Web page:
Inorganic Solids
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Maria Grazia Francesconi ◽  
Matthew J. Bennett ◽  
Ian Dobson ◽  
David M. Benoit

A. Narendiran

Abstract: A new technique in remediating cracks and fissures in concrete by utilizing microbiologically induced Calcite (CaCo3) precipitation is discussed. Microbiologically induced calcite precipitation (MICP) is a technique that comes under a broader category of science called Bio Mineralization. It is a process by which living organisms form inorganic solids. Bacillus subtilis, a common soil bacterium can induce the precipitation of calcite. The objective of the present investigation is to study the potential application of bacterial species i.e. Bacillus subtilis to improve the strength of cement concrete. Here we have made an attempt to incorporate dormant but viable bacteria in the concrete matrix which will contribute to the strength of the concrete. In this project, bacterial concrete is prepared under grade of concrete M30.The design mix proportioning also carried under IS code provision. Testing of specimens are carried at 7 days, 14 days and 28 days of curing by Compression Testing Machine and Universal Testing Machine for corresponding specimens.

2021 ◽  
Vol 140 (11) ◽  
Neil L. Allan ◽  
Sergio Conejeros ◽  
Judy N. Hart ◽  
Chris E. Mohn

AbstractThe energy landscape concept is increasingly valuable in understanding and unifying the structural, thermodynamic and dynamic properties of inorganic solids. We present a range of examples which include (i) structure prediction of new bulk phases including carbon nitrides, phosphorus carbides, LiMgF3 and low-density, ultra-flexible polymorphs of B2O3, (ii) prediction of graphene and related forms of ZnO, ZnS and other compounds which crystallise in the bulk with the wurtzite structure, (iii) solid solutions, (iv) understanding grossly non-stoichiometric oxides including the superionic phases of δ-Bi2O3 and BIMEVOX and the consequences for the mechanisms of ion transport in these fast ion conductors. In general, examination of the energy landscapes of disordered materials highlights the importance of local structural environments, rather than sole consideration of the average structure.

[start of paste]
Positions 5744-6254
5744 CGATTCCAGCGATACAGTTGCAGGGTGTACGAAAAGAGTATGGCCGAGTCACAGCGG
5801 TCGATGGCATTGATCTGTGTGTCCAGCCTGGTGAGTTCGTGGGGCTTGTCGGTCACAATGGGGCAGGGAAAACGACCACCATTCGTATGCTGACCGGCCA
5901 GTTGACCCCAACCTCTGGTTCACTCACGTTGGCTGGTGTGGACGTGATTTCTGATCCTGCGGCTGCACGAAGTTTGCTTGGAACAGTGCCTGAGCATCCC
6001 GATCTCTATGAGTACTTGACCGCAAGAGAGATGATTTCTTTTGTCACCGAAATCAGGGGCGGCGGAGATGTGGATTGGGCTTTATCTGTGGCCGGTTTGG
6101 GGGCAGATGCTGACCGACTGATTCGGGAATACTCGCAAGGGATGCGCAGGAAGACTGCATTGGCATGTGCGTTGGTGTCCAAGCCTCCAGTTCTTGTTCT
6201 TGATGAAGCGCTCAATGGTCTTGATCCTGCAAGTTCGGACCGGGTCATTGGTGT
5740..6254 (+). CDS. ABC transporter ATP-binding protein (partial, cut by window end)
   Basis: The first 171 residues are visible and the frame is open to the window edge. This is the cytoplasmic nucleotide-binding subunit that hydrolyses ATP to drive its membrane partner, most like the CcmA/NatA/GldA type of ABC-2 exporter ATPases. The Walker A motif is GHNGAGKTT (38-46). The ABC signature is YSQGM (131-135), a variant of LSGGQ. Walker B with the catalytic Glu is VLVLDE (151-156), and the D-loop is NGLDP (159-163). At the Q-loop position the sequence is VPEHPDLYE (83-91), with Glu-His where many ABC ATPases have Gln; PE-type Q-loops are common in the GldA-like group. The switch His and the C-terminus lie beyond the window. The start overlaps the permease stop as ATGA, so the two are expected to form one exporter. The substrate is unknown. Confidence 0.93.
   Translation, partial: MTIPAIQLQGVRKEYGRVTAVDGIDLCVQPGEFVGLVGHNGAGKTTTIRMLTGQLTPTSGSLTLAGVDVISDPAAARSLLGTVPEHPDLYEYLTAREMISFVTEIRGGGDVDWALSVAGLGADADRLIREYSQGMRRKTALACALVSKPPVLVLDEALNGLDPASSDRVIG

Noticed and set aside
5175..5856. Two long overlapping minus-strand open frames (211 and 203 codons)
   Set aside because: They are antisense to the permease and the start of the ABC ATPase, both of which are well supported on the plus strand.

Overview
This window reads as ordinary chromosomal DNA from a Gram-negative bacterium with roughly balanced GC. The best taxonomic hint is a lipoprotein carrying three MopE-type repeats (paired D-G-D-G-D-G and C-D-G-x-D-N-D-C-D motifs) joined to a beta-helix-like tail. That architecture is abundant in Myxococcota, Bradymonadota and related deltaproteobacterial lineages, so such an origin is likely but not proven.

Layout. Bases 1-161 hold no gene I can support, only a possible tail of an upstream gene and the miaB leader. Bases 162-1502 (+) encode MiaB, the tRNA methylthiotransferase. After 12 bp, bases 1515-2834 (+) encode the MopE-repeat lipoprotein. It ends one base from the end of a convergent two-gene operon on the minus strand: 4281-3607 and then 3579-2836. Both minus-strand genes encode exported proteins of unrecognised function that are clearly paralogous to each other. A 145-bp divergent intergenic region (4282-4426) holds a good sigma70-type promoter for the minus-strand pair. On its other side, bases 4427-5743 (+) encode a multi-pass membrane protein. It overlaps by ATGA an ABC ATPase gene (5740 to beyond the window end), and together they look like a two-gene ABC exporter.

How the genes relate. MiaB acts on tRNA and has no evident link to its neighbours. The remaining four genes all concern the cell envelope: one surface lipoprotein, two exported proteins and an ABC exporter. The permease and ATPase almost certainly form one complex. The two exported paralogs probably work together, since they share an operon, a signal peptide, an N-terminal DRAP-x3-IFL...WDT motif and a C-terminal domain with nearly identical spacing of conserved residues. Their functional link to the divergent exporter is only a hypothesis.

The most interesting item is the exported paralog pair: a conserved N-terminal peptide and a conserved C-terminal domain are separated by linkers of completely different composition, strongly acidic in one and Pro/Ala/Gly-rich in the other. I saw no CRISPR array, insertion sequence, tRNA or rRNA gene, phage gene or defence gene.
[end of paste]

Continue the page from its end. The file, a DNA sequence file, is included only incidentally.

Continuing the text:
Organics ◽  
2021 ◽  
Vol 2 (3) ◽  
pp. 142-160
Keith Smith ◽  
Gamal A. El-Hiti

para-Selective processes for the chlorination of phenols using sulphuryl chloride in the presence of various sulphur-containing catalysts have been successfully developed. Several chlorinated phenols, especially those derived by para-chlorination of phenol, ortho-cresol, meta-cresol, and meta-xylenol, are of significant commercial importance, but chlorination reactions of such phenols are not always as regioselective as would be desirable. We, therefore, undertook the challenge of developing suitable catalysts that might promote greater regioselectivity under conditions that might still be applicable for the commercial manufacture of products on a large scale. In this review, we chart our progress in this endeavour from early studies involving inorganic solids as potential catalysts, through the use of simple dialkyl sulphides, which were effective but unsuitable for commercial application, and through a variety of other types of sulphur compounds, to the eventual identification of particular poly(alkylene sulphide)s as very useful catalysts. When used in conjunction with a Lewis acid such as aluminium or ferric chloride as an activator, and with sulphuryl chloride as the reagent, quantitative yields of chlorophenols can be obtained with very high regioselectivity in the presence of tiny amounts of the polymeric sulphides, usually in solvent-free conditions (unless the phenol starting material is solid at temperatures even above about 50 °C). Notably, poly(alkylene sulphide)s containing longer spacer groups are particularly para-selective in the chlorination of m-cresol and m-xylenol, while, ones with shorter spacers are particularly para-selective in the chlorination of phenol, 2-chlorophenol, and o-cresol. Such chlorination processes result in some of the highest para/ortho ratios reported for the chlorination of phenols.